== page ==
- Australia’s unemployment rate fell to the lowest level since April 2012 in September.
- A modest increase in employment, along with a sharp drop in the size of Australia’s labour force, saw the number of unemployed Australians fall by 37,200 to 665,800 – the lowest level since February 2013.
- Australia’s unemployment rate is now at the level where the RBA expects wage and inflationary pressures will start to accelerate.
Australia’s unemployment rate has fallen to the lowest level since April 2012.
According to the Australian Bureau of Statistics (ABS), the unemployment rate tumbled to 5.0% in September in seasonally adjusted terms, well below the 5.3% level forecast by economists.
Importantly, unemployment now sits at the level where the RBA estimates that wage and inflationary pressures will start to build, known as the non-accelerating inflation rate of unemployment, or NAIRU for short.
The bank didn’t expect unemployment to hit NAIRU until the end of 2020, according to its latest set of forecasts offered just over a month ago.
Rather than a surge in hiring, the steep drop in unemployment reflected a decline in the size of Australia’s labour force which tumbled by 31,600 to 13.302 million after seasonal adjustments.
Employment rose by 5,600 from August, below the 15,000 increase expected by economists.
August’s jobs increase — originally reported at 44,000 — was revised up to show a gain of 44,600.
Full-time employment increased by 20,300 over the month, partially offset by a drop in part-time employment of 14,700.
Over the year, full-time employment surged by 217,500, nearly four times higher than the 63,400 increase in part-time employment over the same period.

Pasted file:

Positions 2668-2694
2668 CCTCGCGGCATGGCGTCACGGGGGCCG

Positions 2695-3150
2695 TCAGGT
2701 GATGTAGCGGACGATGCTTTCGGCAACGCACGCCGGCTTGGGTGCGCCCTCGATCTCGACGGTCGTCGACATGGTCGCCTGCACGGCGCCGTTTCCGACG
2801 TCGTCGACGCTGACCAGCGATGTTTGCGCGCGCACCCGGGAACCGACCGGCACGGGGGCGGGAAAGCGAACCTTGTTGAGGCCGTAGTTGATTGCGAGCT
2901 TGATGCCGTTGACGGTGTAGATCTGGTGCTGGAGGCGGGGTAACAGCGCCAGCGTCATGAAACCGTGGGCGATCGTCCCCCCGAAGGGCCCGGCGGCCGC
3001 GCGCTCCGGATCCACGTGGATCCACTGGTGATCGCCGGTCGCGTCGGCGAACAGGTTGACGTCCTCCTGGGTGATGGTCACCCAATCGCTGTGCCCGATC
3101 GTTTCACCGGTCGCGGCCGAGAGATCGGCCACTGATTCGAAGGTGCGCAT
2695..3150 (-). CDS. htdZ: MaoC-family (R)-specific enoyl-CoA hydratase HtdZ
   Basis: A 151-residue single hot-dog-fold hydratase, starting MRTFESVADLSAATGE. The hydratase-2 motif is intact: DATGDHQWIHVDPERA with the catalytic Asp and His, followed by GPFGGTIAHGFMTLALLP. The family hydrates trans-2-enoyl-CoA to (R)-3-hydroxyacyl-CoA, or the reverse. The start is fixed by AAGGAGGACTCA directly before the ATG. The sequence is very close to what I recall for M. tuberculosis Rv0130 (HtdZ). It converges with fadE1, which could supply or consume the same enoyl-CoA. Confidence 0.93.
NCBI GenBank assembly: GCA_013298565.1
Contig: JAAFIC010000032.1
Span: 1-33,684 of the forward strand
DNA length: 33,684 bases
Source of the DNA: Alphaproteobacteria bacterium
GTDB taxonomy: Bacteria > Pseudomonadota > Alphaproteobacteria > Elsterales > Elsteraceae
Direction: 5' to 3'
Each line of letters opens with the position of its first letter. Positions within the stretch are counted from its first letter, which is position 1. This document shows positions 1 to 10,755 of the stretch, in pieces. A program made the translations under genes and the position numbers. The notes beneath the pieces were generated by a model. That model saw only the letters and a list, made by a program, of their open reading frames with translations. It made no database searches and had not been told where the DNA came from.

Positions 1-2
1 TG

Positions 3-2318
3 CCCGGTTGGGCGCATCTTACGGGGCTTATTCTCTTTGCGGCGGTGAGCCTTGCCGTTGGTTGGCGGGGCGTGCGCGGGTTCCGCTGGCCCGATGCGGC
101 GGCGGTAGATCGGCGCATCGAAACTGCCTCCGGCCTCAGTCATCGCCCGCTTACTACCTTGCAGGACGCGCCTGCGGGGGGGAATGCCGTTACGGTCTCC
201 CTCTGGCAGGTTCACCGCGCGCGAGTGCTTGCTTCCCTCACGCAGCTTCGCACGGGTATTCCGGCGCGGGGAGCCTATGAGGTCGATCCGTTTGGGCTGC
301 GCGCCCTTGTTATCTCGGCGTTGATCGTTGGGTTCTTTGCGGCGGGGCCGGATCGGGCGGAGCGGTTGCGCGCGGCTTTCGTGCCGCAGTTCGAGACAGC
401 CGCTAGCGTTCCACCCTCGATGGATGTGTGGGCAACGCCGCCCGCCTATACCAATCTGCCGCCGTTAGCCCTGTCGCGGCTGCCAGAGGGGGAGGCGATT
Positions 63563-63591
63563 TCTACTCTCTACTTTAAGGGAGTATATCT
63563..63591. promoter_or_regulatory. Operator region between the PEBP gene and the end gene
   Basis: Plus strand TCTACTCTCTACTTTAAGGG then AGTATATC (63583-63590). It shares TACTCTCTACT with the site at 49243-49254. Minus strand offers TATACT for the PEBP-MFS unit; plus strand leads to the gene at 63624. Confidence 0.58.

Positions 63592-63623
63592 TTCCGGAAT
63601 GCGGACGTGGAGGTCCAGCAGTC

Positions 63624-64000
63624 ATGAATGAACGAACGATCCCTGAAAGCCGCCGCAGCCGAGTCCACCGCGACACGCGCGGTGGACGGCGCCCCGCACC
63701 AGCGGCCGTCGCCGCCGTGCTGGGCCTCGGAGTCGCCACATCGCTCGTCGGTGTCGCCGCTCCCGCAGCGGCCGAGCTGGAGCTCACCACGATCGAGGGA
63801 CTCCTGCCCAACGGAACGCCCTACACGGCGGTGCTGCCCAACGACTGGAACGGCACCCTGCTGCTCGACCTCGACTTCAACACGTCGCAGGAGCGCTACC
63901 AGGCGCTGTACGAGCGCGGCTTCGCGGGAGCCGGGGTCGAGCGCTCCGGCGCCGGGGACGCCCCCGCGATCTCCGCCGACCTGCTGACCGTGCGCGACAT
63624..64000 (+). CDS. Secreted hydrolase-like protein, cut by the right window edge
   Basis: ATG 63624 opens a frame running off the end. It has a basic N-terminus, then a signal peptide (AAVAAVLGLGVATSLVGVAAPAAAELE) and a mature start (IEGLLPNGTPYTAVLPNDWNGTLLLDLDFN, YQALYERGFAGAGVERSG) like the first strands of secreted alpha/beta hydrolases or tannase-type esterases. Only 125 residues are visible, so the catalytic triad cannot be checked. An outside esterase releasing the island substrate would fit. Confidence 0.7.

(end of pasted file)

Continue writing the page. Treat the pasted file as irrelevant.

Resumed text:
By state, the ABS said the largest increase in employment was in Victoria at 20,000, outpacing gains of 3,100 and 2,800 respectively in Western Australia and New South Wales. Queensland, at 11,600, recorded the steepest decline in employment across the country.
After seasonal adjustments, unemployment fell in all states except for Tasmania where it held steady at 5.8%. New South Wales, at 4.4%, retained the title of the state with the lowest unemployment rate in Australia.
With employment inching higher wile the size of Australia’s labour market fell, the total number of unemployed workers fell by 37,200 to 665,800, the lowest level since February 2013.
With a large number of workers exiting the labour market, Australia’s labour force participation rate — measuring the proportion of Australia’s working age population in employment or actively seeking work — fell to 65.4% from 65.7% a month earlier, the lowest level since October 2017.
Mirroring the split in hiring seen last month, the number of total hours worked increased by 6.2 million hours to 1.7575 billion hours.
In what is good news on the prospects for employment growth, broader measures of labour market slack also declined in line with the drop in unemployment.
Underemployment — measuring the proportion of the workforce with a job but who would like to work more hours — was steady at 8.3% in seasonally adjusted terms.